“The security forces fought bravely as far as they could, and then when it felt like it’s a losing battle, there was a morale decline, and they ended up having to stop,” Mohib said. “I think, as [in] any war, it’s important to know who the enemy is, and when that line … blurs, it becomes really difficult for any soldier to be able to continue to fight.”
The Biden administration blamed the Afghan army for the republic’s collapse; it lacked, as White House spokesperson Jen Psaki said, “the political will to fight back.” SIGAR found that Afghan forces could not survive once the U.S. backup that had allowed them to fend off a vicious insurgency for 20 years suddenly evaporated. Without that support, Afghan forces, and the citizen militias that fought alongside them, fled Taliban advances. Some provincial capitals “were captured with little or no fighting,” SIGAR noted in its report.
SIGAR identified six factors that contributed to the failure of Afghanistan’s defense and security forces, with the Trump and Biden decisions topping the list, followed by the loss of U.S. air and other support. Other factors included Ghani’s frequent changes to ANDSF leadership and his appointment of loyalists to key positions; lack of a national security plan; the unsustainability of the ANDSF due to high casualties and attrition rates; and the Taliban’s exploitation of those weaknesses.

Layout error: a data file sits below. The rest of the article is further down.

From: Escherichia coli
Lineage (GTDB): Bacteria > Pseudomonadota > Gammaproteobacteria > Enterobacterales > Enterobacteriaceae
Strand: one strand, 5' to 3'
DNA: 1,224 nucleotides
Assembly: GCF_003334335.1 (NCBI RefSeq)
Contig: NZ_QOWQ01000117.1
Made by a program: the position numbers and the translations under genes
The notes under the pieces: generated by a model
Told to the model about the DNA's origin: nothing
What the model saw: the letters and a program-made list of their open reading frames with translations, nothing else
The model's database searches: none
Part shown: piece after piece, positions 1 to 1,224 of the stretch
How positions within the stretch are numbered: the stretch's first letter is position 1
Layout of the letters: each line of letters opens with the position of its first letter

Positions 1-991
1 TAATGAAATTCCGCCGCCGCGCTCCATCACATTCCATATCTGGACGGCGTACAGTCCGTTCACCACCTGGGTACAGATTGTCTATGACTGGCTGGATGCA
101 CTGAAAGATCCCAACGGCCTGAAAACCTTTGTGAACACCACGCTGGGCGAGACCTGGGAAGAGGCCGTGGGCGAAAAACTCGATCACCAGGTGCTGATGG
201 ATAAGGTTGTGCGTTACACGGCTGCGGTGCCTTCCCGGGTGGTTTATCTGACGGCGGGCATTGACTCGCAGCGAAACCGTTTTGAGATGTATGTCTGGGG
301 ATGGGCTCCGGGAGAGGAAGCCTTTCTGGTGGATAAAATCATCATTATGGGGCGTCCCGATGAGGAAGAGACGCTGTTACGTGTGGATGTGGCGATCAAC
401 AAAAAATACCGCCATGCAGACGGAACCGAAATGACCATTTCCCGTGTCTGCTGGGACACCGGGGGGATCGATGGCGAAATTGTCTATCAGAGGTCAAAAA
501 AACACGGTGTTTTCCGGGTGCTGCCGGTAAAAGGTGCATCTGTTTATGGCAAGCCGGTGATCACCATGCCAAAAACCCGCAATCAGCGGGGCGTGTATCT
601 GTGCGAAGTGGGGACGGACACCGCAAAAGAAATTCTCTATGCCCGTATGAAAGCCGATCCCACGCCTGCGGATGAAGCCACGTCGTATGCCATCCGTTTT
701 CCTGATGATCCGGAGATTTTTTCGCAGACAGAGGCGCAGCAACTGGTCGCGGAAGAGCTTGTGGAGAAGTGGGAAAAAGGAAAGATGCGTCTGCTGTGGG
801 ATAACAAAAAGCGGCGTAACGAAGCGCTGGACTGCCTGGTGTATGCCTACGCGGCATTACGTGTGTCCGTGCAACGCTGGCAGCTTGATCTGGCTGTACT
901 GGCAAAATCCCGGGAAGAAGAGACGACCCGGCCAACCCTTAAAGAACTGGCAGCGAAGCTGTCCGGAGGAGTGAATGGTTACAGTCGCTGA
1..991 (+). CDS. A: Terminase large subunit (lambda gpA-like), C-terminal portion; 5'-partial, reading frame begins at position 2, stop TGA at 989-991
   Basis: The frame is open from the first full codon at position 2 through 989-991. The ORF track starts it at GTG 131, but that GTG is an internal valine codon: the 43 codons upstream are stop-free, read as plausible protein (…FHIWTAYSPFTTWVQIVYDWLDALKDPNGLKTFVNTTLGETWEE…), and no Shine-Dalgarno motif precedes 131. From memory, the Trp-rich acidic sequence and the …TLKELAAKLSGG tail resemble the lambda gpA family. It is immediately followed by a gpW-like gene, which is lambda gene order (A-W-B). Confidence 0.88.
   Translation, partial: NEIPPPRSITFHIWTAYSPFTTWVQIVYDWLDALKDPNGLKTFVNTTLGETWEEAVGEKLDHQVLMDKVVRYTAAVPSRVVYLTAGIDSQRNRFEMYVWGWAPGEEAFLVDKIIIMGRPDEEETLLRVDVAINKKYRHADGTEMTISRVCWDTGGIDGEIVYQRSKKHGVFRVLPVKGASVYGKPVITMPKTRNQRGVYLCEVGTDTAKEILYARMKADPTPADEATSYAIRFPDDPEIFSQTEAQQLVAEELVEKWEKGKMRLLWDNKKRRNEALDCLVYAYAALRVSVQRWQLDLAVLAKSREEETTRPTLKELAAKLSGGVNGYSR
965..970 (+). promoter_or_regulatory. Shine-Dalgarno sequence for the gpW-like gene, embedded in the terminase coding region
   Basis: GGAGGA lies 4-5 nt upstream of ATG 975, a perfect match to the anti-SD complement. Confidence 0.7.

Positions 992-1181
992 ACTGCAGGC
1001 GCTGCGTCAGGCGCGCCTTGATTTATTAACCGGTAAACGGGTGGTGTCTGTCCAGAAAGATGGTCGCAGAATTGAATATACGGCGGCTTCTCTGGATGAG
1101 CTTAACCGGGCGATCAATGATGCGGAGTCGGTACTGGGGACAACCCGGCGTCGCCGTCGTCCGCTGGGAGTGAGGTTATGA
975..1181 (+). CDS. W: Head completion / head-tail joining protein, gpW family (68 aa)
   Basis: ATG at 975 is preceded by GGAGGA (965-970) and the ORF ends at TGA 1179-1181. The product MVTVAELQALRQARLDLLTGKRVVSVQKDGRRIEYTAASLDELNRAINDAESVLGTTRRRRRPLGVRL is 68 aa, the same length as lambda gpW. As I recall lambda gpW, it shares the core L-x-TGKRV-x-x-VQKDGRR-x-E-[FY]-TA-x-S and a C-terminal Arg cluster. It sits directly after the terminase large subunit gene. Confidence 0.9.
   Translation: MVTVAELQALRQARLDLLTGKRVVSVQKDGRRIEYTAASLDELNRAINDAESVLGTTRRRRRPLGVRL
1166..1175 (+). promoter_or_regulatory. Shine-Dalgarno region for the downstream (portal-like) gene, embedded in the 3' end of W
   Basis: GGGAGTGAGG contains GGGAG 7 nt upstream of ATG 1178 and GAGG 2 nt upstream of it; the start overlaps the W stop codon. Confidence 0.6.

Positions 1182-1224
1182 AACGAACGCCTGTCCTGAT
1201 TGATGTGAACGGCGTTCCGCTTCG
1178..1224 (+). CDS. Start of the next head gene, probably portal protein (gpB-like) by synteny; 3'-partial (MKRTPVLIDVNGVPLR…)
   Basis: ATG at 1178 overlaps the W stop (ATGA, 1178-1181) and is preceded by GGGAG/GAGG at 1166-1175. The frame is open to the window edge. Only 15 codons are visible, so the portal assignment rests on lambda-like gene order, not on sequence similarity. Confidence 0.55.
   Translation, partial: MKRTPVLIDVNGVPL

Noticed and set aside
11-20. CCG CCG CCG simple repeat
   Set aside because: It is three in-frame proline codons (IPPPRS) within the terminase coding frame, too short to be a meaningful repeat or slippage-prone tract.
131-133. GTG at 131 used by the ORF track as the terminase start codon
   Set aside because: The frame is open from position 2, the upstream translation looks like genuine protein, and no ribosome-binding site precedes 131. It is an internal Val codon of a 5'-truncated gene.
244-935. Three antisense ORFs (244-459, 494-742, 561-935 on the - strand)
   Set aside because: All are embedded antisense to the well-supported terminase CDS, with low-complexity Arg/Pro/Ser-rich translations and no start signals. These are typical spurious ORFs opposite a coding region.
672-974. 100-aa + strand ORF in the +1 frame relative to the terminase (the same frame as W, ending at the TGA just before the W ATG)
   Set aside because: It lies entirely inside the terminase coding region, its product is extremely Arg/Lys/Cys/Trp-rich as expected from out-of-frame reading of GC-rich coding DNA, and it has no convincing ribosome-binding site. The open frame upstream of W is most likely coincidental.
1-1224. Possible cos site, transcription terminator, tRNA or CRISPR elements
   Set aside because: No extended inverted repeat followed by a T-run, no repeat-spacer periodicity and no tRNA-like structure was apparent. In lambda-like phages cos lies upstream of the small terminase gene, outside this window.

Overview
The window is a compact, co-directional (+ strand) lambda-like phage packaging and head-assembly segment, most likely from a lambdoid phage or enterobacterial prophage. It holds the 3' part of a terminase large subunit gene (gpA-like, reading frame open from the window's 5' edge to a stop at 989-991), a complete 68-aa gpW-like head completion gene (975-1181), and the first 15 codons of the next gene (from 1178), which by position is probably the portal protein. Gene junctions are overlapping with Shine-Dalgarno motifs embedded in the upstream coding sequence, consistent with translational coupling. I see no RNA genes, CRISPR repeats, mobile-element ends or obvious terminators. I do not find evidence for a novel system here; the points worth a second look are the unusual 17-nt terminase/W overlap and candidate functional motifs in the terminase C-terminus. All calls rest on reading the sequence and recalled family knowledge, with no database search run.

The presence of U.S. forces had helped convince ANDSF troops that Kabul would continue to pay their salaries and, at least nominally, weed out corrupt officials. Likewise, as long as there was an American presence, the Afghan elite believed it was safe to stay. That confidence quickly ebbed as the Taliban’s legitimacy grew. Soon, all players to Afghanistan’s conflict, from regional governments to domestic power brokers and neighboring countries, began hedging their bets. Some ethnic warlords did deals directly with the Taliban leadership, sources said. Taliban leaders were feted in Moscow, Beijing, Tehran, and Islamabad.
U.S. concessions to the Taliban—including freeing thousands of Taliban prisoners for nothing in return and without consulting the government in Kabul—helped tip the scales against the republic’s survival.
“The international community, noting the shift in US policy, adjusted its posture accordingly,” wrote Ahmad Shuja Jamal, the former director-general for international relations on the Afghan National Security Council, now in exile, and William Maley, an expert on Afghanistan at the Australian National University.
“Both the US concessions and the international community’s changing disposition operated increasingly to the detriment of the Afghan state. The new US administration promised, but did not deliver, a course correction,” they concluded.
Lynne O’Donnell is a columnist at Foreign Policy and an Australian journalist and author. She was the Afghanistan bureau chief for Agence France-Presse and the Associated Press between 2009 and 2017.
This article was originally published on Foreign Policy. Views in this article are author’s own and do not necessarily reflect CGS policy.